Marsh Mallow

Gulf Shores    Almost as interesting as the white sand and rolling waves several hundred yards south of the beach house where we are all staying, is the salt marsh only fifty feet away to the north running for hundreds of acres through inlet swamps and a brackish lake not far away.  Cat tails spring up in some portions of the marsh.  Pelicans fly overhead in uniform squadrons surveying the opportunities in schooling fish for one of their many daily meals.

    But what most attracted the eye either from the height of the back porch or jogging slowly along the roadside near the salt marsh was tall pink and white flowers bursting up out of the swamp seemingly everywhere.  After several days I managed to navigate a back track close enough to grab one of the flowers and bring it back to the beach house for a closer look.  Chad Pellerin, a dear family friend, had come to visit with us for several days and immediately identified the flower sitting in a water glass, as a Marsh Mallow.  

    Most interestingly in the education that nature gives to anyone willing to stop for a minute to learn, the marsh mallow is directly related to our old friend from a thousand campfires, the marshmallow.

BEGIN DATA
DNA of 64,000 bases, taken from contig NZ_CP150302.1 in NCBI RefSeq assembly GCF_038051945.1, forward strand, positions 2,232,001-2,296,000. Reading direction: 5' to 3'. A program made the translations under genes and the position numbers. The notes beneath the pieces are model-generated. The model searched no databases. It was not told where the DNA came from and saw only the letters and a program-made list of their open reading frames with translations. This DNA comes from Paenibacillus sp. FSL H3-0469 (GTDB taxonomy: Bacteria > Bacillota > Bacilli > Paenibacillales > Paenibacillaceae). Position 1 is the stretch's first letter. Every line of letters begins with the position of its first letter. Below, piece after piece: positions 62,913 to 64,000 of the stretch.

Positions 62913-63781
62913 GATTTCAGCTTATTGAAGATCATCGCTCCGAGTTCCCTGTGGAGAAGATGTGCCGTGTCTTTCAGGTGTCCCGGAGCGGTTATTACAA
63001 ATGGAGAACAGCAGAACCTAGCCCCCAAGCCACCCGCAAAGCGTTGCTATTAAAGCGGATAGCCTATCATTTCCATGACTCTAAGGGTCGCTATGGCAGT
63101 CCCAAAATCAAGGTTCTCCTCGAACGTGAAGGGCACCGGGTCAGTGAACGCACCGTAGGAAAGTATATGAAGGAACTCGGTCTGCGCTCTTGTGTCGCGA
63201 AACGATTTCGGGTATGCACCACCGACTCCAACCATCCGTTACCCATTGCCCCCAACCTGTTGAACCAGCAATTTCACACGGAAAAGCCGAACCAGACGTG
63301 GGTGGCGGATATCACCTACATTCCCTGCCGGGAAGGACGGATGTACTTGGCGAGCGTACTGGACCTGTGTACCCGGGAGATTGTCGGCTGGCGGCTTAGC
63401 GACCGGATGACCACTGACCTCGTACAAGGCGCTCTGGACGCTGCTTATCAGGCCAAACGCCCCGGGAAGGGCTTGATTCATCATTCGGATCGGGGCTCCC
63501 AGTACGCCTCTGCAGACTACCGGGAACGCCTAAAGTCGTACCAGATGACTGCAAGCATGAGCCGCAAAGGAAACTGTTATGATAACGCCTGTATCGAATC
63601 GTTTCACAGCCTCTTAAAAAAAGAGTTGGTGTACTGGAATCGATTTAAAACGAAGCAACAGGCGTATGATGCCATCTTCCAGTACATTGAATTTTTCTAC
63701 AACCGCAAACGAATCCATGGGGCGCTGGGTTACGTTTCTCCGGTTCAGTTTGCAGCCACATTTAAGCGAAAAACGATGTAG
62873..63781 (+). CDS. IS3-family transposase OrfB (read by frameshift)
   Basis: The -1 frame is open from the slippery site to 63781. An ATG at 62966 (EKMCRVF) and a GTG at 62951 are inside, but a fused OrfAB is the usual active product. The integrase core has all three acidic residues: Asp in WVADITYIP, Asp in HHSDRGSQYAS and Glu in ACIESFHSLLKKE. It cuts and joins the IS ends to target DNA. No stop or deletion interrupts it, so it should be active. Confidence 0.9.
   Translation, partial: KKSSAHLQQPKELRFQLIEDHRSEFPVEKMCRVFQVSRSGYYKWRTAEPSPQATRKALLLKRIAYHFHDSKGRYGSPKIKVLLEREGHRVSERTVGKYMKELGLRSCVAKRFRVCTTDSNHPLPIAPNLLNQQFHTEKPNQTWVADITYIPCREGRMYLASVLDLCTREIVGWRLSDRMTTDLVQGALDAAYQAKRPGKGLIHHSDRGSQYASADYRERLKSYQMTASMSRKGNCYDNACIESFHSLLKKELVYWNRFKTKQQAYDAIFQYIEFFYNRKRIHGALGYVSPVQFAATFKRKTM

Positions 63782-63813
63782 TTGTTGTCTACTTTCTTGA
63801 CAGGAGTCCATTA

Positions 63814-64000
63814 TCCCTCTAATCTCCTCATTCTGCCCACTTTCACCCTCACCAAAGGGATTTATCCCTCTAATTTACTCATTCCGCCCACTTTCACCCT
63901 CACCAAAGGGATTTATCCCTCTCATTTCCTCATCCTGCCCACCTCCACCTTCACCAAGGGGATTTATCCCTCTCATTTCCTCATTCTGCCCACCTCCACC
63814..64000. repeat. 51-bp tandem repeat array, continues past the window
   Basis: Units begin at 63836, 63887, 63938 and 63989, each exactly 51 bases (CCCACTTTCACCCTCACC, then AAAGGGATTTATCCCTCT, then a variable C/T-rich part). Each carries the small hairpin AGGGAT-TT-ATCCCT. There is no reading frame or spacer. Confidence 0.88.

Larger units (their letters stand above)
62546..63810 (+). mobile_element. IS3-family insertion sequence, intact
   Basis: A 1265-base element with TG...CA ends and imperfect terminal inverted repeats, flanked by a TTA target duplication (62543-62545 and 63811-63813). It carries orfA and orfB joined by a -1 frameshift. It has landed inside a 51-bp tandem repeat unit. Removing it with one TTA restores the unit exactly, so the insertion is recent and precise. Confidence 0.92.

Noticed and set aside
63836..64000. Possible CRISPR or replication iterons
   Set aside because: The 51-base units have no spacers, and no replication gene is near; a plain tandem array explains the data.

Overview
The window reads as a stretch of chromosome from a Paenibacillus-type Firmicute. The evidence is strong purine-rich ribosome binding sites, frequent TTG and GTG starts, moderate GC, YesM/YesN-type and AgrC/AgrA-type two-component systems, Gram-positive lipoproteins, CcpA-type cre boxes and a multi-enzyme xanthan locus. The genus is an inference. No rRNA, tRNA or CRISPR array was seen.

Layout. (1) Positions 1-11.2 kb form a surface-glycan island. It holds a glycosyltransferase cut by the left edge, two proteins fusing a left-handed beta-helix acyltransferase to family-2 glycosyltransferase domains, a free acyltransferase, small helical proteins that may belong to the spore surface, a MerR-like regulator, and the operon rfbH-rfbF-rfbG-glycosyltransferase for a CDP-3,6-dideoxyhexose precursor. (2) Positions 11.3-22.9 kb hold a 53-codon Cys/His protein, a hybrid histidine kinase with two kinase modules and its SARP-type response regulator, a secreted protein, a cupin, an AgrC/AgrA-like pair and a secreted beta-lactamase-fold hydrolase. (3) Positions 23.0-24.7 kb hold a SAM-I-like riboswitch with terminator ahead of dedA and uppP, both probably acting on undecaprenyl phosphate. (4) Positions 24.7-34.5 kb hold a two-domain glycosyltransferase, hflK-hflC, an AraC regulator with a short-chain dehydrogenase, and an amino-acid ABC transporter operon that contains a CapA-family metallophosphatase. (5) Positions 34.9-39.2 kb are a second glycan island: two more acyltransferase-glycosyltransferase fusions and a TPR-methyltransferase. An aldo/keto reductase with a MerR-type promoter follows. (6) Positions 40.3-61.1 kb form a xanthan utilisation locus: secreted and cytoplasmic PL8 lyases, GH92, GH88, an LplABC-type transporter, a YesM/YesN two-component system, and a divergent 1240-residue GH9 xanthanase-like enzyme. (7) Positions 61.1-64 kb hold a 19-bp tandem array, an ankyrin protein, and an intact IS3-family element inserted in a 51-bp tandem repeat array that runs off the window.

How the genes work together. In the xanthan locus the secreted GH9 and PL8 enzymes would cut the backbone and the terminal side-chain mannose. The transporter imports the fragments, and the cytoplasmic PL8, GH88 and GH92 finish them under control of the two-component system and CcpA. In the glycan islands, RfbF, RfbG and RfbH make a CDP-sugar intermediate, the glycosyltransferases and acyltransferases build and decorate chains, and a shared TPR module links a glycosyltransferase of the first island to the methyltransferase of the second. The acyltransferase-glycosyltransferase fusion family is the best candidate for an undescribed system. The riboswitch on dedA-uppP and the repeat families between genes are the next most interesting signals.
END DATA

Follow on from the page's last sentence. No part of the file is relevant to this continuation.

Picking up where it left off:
Here’s what the Wales Wikipedia has to say about our mid-summer, salt marsh friend (incidentally, an amazing story of the wikis meeting in “convention” in Alexandria, Egypt in the paper today!):

    Althaea is a genus of 6-12 species of perennial herbs, including the marshmallow plant whence the confection got its name, native to Europe and western Asia. They are found on the banks of rivers and in salt marshes, preferring moist, sandy soils. The stems grow to 1-2 m tall, and flower in mid summer. The leaves are palmately lobed with 3-7 lobes.

    In herbalism mallow is used as a gargle to treat mouth and throat ulcers. It is also useful for gastric ulcers.  The flowers and young leaves can be eaten. They are often added to salads or boiled and fried. They are also used in cosmetics for the skin.   The root has been used since Egyptian antiquity in a honey-sweetened confection useful in the treatment of sore throat.[1] The later French version of the recipe, called pate de guimauve, included an eggwhite meringue and was often flavored with rose water. Pate de guimauve more closely resembles contemporary commercially available marshmallows, which actually no longer contain any actual marshmallow.  The root’s emulsifying property is used for cleaning Persian carpets in the Middle East. It is regarded as the best method to preserve the vibrancy of vegetable dyes used in coloring the carpet’s wool.

     Can you believe it?  There is no longer any marsh mallow in a marshmallow?!?  What in the world!

    What a beautiful treat though that brightened up the entire marsh in a way I had never seen.

Althaea officinalis
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